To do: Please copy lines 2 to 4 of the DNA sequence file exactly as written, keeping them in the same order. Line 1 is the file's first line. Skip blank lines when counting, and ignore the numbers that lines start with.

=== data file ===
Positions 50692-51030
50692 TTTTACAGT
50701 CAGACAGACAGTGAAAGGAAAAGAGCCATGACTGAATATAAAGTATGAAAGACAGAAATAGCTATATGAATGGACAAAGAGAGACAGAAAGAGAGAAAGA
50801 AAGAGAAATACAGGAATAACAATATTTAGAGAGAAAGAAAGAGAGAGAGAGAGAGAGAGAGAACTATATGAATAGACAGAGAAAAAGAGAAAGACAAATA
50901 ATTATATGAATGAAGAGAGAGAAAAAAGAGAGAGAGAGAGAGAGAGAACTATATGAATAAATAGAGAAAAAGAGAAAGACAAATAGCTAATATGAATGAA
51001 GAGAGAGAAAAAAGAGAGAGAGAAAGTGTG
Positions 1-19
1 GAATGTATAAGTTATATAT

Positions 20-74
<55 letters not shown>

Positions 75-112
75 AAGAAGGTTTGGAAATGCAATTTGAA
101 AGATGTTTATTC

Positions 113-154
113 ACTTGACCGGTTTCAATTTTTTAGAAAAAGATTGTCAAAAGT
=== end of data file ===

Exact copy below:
50692 TTTTACAGT
50701 CAGACAGACAGTGAAAGGAAAAGAGCCATGACTGAATATAAAGTATGAAAGACAGAAATAGCTATATGAATGGACAAAGAGAGACAGAAAGAGAGAAAGA
50801 AAGAGAAATACAGGAATAACAATATTTAGAGAGAAAGAAAGAGAGAGAGAGAGAGAGAGAGAACTATATGAATAGACAGAGAAAAAGAGAAAGACAAATA